“We belong in a bundle of life. We say, ‘A person is a person through other persons.’  It is not,  ‘I think therefore I am.’ It says rather, ‘I am human because I belong. I participate, I share.” – Desmond Tutu, No Future Without Forgiveness

* The correct answer is $0.05. If the bat costs $1 more than the ball, then the actual cost of the bat is $1.05.

What Does Spirituality Have To Do With Leadership?

I usually begin a coaching relationship with a lot of poking and prodding questions around physical well-being, emotional well-being, mental well-being and spiritual well-being of the person I’m coaching. Without exception, it’s the spiritual well-being questions that produce the ‘deer-in-the-headlights’ look.

I usually get responses from clients like…
What does that mean?
Does it matter?
I don’t do woo-woo.
That Kumbaya stuff isn’t me.
I don’t believe in it.
I go to church.
I’m spiritual, but not religious.
If I’m not spiritual, does that make me a bad person, a bad leader?
What does that have to do with my leadership?

The conversation usually morphs into a conversation about the difference between being spiritual and being religious, I hear thing things like…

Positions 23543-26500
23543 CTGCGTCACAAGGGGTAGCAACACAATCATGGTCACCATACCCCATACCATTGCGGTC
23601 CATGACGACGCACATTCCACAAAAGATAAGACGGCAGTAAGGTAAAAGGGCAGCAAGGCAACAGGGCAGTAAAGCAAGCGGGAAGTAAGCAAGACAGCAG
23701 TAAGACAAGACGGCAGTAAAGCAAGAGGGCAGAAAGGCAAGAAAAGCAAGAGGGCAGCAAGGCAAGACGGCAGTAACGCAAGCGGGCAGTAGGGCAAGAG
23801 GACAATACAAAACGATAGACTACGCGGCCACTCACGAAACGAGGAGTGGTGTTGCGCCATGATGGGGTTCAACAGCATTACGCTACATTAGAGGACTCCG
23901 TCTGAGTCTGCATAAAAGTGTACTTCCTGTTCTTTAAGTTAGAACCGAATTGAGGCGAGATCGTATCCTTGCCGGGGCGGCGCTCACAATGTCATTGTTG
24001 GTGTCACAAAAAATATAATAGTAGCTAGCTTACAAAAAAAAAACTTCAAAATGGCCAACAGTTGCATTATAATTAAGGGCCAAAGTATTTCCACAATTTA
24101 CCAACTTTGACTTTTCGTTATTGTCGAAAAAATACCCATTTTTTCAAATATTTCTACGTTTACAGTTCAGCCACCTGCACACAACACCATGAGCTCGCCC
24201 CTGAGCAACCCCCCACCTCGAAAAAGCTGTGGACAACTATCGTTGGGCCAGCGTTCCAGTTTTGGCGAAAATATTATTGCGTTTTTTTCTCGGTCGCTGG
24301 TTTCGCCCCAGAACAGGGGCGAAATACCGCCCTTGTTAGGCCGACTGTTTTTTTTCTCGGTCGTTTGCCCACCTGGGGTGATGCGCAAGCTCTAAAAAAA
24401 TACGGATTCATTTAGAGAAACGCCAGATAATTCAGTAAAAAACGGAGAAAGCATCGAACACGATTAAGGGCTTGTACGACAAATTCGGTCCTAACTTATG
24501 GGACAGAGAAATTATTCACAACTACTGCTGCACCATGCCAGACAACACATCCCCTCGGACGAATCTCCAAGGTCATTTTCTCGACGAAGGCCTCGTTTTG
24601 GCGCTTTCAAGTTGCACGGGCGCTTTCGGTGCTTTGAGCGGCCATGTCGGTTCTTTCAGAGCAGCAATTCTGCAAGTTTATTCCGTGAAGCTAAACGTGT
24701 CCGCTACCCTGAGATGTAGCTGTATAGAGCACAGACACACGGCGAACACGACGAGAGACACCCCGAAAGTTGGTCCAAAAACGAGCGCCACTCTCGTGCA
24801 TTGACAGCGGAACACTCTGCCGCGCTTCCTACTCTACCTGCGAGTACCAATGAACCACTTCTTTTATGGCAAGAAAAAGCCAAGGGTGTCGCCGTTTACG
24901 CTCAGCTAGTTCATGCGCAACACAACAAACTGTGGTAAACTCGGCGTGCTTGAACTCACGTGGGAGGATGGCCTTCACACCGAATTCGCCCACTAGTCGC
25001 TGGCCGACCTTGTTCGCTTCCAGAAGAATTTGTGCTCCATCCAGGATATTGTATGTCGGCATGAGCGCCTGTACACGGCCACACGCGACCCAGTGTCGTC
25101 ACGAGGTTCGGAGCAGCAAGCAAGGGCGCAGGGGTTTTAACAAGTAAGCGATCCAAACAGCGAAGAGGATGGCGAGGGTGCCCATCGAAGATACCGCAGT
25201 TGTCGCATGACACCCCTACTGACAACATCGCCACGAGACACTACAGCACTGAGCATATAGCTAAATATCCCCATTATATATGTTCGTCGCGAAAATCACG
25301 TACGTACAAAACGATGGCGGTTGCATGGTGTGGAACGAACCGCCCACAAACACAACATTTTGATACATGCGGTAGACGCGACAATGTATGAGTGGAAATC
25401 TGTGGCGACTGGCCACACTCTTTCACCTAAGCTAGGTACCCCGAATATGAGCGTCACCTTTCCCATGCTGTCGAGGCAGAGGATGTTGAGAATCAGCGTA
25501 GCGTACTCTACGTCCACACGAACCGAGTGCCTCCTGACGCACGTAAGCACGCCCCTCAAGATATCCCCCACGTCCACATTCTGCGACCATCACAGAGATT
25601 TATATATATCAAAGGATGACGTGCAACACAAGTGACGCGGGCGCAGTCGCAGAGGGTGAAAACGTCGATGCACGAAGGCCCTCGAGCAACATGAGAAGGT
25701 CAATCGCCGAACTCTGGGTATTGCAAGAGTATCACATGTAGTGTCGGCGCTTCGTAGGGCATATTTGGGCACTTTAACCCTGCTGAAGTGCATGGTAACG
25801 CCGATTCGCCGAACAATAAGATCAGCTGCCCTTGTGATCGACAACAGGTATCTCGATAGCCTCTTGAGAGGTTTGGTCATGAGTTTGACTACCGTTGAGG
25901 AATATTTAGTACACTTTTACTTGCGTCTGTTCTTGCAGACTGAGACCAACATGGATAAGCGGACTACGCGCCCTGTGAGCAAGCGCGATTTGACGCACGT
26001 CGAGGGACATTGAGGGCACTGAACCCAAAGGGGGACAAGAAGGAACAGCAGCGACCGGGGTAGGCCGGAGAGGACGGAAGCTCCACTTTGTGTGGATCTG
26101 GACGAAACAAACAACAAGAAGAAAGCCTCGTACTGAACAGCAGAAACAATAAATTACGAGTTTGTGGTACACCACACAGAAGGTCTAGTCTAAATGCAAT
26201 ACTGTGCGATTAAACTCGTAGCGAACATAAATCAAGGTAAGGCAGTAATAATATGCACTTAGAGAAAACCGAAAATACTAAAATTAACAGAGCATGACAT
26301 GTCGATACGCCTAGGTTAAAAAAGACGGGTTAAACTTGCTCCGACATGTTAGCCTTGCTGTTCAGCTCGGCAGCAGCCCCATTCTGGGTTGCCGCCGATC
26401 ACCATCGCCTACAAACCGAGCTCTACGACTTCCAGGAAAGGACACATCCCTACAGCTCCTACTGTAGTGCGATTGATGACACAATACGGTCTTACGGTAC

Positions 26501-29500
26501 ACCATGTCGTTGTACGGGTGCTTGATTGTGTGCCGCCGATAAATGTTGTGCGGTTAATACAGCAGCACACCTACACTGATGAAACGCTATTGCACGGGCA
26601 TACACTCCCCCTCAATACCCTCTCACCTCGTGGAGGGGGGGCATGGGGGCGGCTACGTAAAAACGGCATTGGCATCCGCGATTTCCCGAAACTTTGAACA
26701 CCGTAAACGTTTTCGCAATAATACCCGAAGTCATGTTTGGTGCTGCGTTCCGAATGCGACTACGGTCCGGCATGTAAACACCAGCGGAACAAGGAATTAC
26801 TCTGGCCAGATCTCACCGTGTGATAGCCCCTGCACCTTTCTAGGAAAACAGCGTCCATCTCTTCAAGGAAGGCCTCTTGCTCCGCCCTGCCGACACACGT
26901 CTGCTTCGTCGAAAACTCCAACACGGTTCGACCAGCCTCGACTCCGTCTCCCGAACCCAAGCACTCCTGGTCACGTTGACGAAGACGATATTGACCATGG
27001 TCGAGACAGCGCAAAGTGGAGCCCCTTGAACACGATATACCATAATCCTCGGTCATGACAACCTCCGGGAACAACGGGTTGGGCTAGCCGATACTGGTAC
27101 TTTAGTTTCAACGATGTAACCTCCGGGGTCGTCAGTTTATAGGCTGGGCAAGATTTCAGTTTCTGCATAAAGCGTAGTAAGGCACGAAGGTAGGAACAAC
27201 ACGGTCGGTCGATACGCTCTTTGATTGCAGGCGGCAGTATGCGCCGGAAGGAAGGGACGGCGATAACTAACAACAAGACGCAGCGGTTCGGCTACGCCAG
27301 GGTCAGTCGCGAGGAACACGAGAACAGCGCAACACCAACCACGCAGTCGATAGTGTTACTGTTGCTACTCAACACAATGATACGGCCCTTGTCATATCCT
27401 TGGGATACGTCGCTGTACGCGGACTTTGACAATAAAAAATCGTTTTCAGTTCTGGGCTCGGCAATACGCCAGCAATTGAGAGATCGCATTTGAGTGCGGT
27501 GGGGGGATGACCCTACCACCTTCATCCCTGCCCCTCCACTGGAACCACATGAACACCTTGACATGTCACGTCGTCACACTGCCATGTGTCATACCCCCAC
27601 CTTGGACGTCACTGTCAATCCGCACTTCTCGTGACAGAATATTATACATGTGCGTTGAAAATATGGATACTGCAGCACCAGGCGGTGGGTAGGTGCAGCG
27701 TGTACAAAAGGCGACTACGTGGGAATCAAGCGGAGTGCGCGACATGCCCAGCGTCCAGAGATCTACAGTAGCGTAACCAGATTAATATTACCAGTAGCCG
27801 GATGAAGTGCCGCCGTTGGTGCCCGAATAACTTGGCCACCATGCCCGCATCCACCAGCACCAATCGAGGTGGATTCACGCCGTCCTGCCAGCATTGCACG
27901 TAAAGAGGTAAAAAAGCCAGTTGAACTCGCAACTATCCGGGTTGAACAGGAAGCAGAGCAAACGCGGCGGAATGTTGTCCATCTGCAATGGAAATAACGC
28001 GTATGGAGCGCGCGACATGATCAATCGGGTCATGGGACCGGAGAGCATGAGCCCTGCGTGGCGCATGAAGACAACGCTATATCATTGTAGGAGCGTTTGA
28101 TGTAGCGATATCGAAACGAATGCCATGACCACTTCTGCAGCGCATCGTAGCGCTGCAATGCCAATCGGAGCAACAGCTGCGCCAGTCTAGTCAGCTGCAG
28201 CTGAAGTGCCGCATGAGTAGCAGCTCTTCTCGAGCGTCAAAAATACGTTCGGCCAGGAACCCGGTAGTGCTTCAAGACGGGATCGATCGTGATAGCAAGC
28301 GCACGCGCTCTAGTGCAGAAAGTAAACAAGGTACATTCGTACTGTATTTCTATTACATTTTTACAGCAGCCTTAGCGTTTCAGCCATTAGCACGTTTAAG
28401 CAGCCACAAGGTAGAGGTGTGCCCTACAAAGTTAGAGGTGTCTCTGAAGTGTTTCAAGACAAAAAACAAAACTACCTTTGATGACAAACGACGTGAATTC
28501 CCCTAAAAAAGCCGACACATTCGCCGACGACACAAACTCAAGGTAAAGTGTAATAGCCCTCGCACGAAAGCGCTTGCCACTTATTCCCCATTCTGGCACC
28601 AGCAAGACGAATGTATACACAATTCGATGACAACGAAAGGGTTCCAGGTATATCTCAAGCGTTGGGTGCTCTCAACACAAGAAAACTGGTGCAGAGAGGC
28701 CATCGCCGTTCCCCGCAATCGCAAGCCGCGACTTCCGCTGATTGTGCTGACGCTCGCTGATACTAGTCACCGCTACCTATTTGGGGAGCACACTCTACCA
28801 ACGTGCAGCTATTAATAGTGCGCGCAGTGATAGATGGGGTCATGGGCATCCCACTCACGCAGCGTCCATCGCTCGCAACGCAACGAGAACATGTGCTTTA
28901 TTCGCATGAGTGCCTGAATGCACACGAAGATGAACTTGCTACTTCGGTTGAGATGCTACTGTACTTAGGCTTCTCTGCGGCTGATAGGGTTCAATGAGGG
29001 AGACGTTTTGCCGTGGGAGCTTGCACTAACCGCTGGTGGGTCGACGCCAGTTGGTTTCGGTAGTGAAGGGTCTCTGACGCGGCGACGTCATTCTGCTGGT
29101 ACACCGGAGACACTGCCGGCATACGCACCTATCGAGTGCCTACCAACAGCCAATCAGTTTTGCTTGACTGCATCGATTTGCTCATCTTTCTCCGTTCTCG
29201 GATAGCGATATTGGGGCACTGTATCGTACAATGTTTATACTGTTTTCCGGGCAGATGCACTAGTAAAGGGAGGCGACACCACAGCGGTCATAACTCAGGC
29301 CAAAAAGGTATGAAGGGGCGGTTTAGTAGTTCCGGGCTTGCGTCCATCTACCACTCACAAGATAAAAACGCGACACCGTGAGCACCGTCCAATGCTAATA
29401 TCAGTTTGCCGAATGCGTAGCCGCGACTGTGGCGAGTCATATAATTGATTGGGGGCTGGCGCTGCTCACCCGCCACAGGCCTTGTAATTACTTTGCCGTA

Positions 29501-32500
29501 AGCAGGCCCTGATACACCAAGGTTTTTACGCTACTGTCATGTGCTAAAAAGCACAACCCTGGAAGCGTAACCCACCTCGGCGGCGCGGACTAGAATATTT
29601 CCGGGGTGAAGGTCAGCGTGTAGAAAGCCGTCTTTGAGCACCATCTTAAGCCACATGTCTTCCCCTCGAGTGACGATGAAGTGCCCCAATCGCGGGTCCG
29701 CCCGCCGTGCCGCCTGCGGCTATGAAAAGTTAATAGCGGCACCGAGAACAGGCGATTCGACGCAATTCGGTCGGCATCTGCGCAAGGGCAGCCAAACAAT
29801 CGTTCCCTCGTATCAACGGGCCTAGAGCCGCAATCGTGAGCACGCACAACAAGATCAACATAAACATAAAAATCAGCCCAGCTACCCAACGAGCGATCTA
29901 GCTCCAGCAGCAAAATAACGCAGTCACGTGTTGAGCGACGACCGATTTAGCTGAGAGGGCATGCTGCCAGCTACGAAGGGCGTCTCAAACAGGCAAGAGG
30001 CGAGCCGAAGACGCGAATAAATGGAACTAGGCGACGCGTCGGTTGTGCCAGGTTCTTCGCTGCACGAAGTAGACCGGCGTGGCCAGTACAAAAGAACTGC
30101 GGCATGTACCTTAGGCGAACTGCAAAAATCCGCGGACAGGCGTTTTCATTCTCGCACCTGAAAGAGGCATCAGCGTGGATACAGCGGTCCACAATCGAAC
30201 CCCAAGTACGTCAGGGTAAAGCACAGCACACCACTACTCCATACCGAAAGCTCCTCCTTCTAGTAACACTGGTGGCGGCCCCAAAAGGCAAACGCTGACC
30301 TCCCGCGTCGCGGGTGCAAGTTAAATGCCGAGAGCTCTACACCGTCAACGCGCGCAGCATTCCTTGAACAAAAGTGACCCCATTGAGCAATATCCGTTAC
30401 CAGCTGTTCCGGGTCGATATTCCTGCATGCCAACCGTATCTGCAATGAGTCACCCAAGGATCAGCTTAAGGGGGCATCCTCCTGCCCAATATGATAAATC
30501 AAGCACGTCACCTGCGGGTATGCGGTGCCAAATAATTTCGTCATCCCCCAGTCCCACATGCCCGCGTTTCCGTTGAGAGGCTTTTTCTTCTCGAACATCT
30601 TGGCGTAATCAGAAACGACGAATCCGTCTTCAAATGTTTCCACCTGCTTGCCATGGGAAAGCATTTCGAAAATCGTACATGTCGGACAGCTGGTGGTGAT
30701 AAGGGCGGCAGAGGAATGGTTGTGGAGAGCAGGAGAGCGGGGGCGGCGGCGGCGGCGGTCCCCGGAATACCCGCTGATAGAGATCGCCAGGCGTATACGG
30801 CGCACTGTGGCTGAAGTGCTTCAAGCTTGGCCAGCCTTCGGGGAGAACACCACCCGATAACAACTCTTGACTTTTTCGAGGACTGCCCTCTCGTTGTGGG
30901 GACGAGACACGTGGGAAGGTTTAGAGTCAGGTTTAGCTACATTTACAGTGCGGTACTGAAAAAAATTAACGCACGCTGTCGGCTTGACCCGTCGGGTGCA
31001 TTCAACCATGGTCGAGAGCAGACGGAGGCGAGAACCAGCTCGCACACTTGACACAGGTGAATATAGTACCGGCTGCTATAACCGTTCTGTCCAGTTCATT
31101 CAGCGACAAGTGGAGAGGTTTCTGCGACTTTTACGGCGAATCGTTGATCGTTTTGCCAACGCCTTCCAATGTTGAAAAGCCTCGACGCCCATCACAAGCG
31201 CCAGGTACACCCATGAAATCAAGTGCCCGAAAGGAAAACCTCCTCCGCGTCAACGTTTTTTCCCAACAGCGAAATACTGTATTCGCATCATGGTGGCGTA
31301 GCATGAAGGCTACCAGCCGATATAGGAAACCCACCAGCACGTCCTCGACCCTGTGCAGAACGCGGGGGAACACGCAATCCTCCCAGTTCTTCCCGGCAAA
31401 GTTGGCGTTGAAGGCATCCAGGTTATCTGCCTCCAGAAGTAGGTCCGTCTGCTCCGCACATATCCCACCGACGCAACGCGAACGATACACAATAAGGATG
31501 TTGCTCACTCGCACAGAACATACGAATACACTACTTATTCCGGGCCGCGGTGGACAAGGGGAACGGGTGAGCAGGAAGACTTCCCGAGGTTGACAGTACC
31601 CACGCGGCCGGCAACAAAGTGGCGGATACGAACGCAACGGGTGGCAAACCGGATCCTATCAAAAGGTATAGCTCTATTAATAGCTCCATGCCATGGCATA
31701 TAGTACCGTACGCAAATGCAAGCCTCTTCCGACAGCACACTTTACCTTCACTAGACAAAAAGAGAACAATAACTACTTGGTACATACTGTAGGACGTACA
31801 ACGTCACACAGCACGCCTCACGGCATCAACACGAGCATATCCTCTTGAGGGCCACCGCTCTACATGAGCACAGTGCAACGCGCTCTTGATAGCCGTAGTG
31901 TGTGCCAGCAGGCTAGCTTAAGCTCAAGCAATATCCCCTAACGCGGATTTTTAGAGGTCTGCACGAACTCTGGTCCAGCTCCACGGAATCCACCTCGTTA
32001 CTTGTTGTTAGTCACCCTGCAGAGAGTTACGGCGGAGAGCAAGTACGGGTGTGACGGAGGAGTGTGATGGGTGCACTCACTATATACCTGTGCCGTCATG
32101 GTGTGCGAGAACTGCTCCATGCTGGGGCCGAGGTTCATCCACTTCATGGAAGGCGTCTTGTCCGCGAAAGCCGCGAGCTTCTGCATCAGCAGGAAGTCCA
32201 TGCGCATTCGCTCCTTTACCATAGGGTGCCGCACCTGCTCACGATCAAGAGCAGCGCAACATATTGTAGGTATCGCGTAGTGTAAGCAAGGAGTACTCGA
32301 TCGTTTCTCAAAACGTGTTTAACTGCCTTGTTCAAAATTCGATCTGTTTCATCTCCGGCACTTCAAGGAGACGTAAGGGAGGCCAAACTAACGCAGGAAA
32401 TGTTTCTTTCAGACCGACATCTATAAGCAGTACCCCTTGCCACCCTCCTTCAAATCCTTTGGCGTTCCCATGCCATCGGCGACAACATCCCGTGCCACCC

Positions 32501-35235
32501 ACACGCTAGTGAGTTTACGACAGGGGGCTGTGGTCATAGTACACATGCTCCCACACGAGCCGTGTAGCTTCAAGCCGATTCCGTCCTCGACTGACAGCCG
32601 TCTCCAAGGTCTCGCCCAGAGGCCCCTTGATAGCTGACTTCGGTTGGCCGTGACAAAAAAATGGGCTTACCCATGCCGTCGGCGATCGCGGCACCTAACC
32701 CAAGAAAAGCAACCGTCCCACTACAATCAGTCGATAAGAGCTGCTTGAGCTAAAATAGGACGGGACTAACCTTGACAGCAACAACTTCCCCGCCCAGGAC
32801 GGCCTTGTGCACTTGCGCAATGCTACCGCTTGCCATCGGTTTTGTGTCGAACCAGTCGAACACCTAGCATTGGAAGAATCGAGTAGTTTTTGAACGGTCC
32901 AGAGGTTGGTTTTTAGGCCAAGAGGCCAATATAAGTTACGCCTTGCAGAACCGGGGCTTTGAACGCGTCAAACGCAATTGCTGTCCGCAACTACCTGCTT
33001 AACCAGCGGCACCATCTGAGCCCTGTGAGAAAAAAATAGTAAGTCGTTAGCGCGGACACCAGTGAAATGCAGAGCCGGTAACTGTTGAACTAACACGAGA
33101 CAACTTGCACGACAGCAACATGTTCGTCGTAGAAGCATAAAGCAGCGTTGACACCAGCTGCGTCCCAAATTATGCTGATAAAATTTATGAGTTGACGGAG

Spiritual is about the beyond. Religion is about membership.
Spiritual people meditate, religious people pray.
Spirituality is about personal connection. Religion is about dogma, ritual and control.
It’s all about who is in control, me (spirituality) or an institution (religion).
Spirituality is about believing in a higher power. Religion is about following a higher
power through ritual, adhering to laws and being in good standing.
Spirituality is a choice and operates on the law of attraction. Religion is adherence and
failing to adhere has negative consequences.
Spirituality has no boarders or divides. Religion has rules and divides.

“Religion is belief in someone else’s experience.
Spirituality is having your own experience.”
Deepak Chopra